Unsung Heroes: The Association of Collegiate Alumnae

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ACA was incorporated in 1899.

The ACA was incorporated in 1899 for “the purpose of uniting alumnae of different institutions for practical educational work.” (Courtesy AAUW Archives, Washington, DC)

In 1881, Marion Talbot and Ellen Swallow Richards organized a meeting of 15 women in Boston in order to discuss the lack of opportunities for college-educated women. During that meeting, they discussed the formation of an organization to further the goal of improving women’s educational opportunities. A few months later, in January of 1882, the Association of Collegiate Alumnae was officially organized by 65 college-educated women, representing eight colleges. At the January meeting, the organization’s Articles of Incorporation were drafted, which included the organization’s goal: “For practical education work, for collection and publication of statistical and other information concerning education, and in general, for the maintenance of high standards of education.”

The organization’s headquarters were set up in Washington, D.C., and local chapters emerged in cities such as New York City, San Francisco, Philadelphia and Boston. In 1885, the ACA’s first research report was released, debunking the myth that college can adversely affect a woman’s health. After the turn of the century, the organization began its campaign for equal pay by supporting the first federal pay equity legislation. In 1907, they began their study on pay inequality with Ellen Richards’ Desirable Tendencies in Professional and Technical Education for Women.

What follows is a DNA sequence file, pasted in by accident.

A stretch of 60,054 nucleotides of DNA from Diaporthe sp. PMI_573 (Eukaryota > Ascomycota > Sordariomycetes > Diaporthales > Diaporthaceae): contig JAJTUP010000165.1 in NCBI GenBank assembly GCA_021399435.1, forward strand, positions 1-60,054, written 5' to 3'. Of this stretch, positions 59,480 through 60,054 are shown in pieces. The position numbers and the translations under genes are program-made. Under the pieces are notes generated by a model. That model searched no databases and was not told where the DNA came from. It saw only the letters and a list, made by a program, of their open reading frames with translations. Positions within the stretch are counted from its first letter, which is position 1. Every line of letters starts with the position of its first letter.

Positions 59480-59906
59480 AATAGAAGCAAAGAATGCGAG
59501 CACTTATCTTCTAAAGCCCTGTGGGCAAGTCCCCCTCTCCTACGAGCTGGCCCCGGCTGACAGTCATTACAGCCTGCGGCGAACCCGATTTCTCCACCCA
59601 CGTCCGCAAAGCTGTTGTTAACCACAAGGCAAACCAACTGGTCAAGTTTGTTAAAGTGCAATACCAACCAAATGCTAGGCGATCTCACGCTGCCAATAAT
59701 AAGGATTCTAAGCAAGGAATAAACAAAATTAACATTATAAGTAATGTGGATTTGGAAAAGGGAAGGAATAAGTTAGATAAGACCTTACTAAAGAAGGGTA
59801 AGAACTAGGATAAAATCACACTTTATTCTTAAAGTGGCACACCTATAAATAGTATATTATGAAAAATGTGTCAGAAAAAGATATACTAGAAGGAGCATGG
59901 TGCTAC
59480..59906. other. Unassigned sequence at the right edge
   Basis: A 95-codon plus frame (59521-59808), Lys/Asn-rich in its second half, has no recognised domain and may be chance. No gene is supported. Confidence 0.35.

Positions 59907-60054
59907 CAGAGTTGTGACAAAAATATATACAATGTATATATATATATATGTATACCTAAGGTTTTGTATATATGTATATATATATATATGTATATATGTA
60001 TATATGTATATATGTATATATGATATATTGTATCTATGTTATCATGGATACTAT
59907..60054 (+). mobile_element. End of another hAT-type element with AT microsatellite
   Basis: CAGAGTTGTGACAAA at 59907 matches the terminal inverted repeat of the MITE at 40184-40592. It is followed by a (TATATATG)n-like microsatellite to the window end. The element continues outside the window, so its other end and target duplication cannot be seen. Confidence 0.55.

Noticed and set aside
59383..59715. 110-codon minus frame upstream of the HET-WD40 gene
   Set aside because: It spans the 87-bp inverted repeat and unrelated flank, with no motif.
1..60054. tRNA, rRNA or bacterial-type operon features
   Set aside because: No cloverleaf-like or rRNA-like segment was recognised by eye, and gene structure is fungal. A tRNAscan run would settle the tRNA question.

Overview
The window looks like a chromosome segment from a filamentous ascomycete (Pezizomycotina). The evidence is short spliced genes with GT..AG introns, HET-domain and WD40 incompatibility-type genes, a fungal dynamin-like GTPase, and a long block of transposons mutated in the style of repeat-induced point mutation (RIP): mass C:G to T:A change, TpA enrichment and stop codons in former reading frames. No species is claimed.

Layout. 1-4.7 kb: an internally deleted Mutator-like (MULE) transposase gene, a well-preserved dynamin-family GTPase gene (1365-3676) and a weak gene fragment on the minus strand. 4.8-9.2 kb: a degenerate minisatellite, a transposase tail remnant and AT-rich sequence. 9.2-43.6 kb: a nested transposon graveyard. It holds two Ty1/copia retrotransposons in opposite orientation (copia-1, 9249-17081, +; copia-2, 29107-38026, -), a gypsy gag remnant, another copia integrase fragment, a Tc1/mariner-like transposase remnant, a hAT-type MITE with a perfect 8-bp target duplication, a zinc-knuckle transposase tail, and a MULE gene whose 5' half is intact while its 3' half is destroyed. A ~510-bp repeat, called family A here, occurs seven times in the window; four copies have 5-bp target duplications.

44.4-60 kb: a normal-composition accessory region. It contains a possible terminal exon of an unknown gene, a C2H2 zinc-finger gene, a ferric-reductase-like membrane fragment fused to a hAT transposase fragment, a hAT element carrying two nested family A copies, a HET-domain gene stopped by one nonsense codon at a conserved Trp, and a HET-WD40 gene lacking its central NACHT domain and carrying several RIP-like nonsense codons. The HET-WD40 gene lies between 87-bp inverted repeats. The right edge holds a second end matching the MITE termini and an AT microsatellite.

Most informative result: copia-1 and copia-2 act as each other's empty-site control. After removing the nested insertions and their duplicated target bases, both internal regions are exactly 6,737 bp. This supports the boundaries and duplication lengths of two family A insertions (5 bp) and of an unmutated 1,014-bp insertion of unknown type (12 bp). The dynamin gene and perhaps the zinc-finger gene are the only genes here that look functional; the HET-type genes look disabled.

The organization did not officially endorse women’s suffrage until 1915. At a meeting in San Francisco, members voted 247-19 in favor of officially endorsing suffrage because education “in both its academic and social aspects is controlled by the electors, be it Resolved that we, as a body of college women dedicated to the promotion of education and desirous of furthering our ability for usefulness, favor suffrage for women.”

After the 19th Amendment was ratified in 1920, the organization continued their work to promote higher education and equal pay. In 1921, the ACA merged with the Southern Association of College Women to form the American Association of University Women, or AAUW.

Today, AAUW has more than 170,000 members in the United States and they continue their mission of empowering women.

QUESTIONS FOR DISCUSSION

  1. Using the Digital Classroom’s historical timeline, research the history of women’s education in the 19th century. What kind of educational opportunities existed for women in the 19th century? Based on this information, why was the ACA a groundbreaking organization, or “unsung hero”?
  2. In 1905, the ACA supported the first federal pay equity legislation. Is the mission of the ACA, or today’s AAUW, still relevant today? Why or why not?
  3. Why did the organization support woman suffrage? Why did the association link education, political participation and suffrage? Why did they wait until 1915 to make this endorsement?

Research assistance for this blog post was provided by AAUW’s “Our History: The story of AAUW’s place in women’s history”

The Newseum Digital Classroom is a free resource featuring primary sources, interactives, historic newsreels, videos and lesson plans that bring history, journalism and the First Amendment to life for students.

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